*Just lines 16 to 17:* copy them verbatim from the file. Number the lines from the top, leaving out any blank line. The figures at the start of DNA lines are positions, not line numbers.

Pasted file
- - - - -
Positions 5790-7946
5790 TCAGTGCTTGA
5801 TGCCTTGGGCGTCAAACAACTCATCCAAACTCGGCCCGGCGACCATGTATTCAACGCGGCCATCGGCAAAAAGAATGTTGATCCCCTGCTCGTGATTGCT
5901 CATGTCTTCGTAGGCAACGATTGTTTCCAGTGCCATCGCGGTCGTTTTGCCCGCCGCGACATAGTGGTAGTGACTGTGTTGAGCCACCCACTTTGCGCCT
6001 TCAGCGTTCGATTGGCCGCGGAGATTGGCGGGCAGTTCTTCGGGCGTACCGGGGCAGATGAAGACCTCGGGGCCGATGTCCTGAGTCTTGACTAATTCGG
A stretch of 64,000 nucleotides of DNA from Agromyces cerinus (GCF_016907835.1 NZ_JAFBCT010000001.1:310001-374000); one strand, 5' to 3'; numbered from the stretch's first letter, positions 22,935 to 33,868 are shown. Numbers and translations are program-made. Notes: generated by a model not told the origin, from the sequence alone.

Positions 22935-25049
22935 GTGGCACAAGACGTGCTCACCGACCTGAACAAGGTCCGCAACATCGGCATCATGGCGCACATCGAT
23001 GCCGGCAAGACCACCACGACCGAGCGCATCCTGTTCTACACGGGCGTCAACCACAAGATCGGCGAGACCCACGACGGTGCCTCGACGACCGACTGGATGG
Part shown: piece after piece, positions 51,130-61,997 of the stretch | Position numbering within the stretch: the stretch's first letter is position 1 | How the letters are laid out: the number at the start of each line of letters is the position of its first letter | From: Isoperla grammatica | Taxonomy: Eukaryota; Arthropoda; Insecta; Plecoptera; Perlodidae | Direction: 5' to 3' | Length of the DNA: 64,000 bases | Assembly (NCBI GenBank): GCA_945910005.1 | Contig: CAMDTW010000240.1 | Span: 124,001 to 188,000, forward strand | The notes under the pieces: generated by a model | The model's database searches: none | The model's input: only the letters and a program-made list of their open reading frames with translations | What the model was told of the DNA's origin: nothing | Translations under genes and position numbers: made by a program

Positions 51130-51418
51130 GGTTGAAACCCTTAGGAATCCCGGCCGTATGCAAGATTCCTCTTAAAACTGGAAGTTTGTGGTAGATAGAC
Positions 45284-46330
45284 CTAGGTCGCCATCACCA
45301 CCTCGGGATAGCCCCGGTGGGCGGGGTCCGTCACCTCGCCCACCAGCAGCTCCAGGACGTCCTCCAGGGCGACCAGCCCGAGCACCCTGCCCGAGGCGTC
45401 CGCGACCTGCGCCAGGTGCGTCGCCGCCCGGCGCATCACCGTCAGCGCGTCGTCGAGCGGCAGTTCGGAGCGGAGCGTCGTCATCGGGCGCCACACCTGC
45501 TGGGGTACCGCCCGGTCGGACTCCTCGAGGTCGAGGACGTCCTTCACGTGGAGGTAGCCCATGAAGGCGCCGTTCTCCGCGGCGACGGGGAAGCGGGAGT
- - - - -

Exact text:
45401 CGCGACCTGCGCCAGGTGCGTCGCCGCCCGGCGCATCACCGTCAGCGCGTCGTCGAGCGGCAGTTCGGAGCGGAGCGTCGTCATCGGGCGCCACACCTGC
45501 TGGGGTACCGCCCGGTCGGACTCCTCGAGGTCGAGGACGTCCTTCACGTGGAGGTAGCCCATGAAGGCGCCGTTCTCCGCGGCGACGGGGAAGCGGGAGT